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Davis, Brett Alan
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Middle Tennessee State University
Over hydration and dehydration are common amongst recreational runners and often leading to adverse health and performance outcomes. The evaluation of hydration knowledge, sources of hydration information, and hydration practices among recreational runners can help identify optimal methods for disseminating information relative to hydration practices. Therefore, the purpose of the first study in this dissertation was to assess hydration knowledge and sources of hydration information among recreational runners of varying ability (N = 161). In the second study, the hydration practices of the runners were assessed.
Runners were separated into groups (low, moderate, or high) based on training volume, expected race performance, and running experience (VPE). Hydration knowledge was greater in the moderate VPE group (43.9 12.8) than the low (40.9 18.2) and high VPE (32.6 21.2, p = .005) groups. All runners rated advice from other runners as more important than any other source (p < .05). Advice from health professionals, scientific research articles, and internet and print articles were rated as more important (p < .05) than guidelines from sport science organizations, which were rated as more important (p < .05) than advertisements. Experiencing adverse performance and health effects as result of dehydration was reported by 80% and 58% of the runners, respectively. During races of half-marathon distance or longer 51% of runners reported using a drinking schedule; however, only 22% of runners reported using change in body weight to determine sweat rate and fluid needs. Consumption of fluids during training in the heat was reported by 71% of runners; yet, 54% of runners’ perceived inadequate fluid intake before and during exercise as the cause of dehydration leading to adverse performance and health effects. The inconvenience of carrying fluids while running and the inconvenience of scheduling fluid delivery or placing fluids along the route before the run were reported as barriers to consuming fluids during training by 60% and 50% of runners, respectively. Hydration status monitoring was reported by 68% of runners. A greater percentage of high VPE runners (83%) monitored hydration status compared to low VPE runners (58%, p = .041). Monitoring hydration status via urine color was reported by 92% of runners; however, most runners (n = 54) utilizing this method incorrectly made color judgments based on the color of urine in the toilet.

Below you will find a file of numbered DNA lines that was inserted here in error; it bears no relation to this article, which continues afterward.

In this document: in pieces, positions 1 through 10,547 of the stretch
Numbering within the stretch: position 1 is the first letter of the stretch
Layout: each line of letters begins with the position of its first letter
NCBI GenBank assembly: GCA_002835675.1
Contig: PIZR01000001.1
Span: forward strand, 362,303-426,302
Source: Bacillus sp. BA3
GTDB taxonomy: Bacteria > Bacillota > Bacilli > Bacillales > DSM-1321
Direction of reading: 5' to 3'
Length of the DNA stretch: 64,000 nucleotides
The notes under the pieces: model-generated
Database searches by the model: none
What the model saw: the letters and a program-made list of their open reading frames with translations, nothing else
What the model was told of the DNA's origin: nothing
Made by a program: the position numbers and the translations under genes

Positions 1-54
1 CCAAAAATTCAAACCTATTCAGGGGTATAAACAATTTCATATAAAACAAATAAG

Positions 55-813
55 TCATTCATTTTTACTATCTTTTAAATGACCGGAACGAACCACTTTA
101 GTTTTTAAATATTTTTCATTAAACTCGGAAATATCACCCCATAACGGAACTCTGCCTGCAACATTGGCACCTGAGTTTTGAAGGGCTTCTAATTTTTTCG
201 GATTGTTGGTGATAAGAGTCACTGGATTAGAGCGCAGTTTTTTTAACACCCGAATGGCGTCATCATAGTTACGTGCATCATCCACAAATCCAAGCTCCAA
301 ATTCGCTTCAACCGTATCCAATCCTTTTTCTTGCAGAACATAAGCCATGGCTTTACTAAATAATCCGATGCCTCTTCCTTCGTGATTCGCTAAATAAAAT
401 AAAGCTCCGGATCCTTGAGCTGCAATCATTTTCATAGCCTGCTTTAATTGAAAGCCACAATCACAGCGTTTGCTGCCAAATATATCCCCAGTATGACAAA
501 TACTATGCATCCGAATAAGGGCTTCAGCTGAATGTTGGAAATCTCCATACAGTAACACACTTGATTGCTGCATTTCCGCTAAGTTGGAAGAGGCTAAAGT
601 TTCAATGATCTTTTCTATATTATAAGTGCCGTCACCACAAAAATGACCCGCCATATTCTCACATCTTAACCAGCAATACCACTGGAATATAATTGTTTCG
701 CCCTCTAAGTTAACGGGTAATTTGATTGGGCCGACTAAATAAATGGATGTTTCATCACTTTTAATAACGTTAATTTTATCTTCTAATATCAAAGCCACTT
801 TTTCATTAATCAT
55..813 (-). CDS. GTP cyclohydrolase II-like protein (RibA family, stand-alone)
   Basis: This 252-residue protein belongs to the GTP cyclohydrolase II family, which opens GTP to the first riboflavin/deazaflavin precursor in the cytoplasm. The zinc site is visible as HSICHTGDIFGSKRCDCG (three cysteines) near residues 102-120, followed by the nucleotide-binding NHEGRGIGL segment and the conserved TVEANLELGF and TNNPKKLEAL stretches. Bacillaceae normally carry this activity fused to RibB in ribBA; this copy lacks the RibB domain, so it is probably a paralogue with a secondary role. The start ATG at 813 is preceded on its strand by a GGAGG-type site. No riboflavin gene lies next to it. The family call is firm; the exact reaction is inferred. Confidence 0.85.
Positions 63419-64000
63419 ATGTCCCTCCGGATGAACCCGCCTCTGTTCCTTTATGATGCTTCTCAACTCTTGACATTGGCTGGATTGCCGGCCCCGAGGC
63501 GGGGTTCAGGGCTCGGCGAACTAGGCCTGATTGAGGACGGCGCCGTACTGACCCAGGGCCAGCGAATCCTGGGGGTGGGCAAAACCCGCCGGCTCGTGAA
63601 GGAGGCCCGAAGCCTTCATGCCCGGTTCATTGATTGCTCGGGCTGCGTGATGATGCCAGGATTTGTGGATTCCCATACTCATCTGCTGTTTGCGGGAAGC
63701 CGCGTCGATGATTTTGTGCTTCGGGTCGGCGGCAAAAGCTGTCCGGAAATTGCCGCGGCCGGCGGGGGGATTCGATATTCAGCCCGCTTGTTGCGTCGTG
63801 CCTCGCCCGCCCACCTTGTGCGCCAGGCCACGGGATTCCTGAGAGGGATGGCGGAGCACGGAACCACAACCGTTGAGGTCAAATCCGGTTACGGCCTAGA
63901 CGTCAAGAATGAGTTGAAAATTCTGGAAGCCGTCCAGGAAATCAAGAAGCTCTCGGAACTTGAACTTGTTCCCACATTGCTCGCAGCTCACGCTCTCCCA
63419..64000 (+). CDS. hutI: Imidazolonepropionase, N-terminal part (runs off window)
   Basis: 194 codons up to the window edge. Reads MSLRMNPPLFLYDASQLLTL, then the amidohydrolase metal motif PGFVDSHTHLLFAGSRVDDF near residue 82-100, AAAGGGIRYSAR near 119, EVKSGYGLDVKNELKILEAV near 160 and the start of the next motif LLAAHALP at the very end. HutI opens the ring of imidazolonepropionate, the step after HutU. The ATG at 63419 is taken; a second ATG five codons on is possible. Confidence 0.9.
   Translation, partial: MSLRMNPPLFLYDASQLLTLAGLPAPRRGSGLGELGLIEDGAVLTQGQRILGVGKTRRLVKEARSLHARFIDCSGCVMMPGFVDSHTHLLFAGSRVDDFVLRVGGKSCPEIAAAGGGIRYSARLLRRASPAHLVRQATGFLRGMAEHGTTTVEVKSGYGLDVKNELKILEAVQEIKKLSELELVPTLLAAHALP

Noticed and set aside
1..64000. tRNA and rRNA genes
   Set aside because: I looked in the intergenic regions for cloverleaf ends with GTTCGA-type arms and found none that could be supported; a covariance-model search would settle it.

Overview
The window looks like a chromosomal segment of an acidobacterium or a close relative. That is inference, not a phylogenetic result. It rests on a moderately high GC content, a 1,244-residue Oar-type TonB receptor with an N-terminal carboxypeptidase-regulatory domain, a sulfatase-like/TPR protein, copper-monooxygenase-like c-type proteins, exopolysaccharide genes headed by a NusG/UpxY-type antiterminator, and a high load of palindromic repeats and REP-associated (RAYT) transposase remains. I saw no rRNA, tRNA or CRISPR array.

Overall, hydration knowledge was poor among the recreational runners in this study, partly due to the runners obtaining hydration advice from disreputable or obsolete sources and limited interaction with knowledgeable healthcare professionals. In addition, the recreational runners in this study exhibited poor fluid intake behaviors during training and racing, and poor implementation of techniques to determine sweat rate, fluid needs, and assess hydration status. As a result, the incidence of adverse performance and health effects stemming from dehydration was high among the sample.
Fluic replacement, Heat illness, Hydration status, Recreational runners, Running performance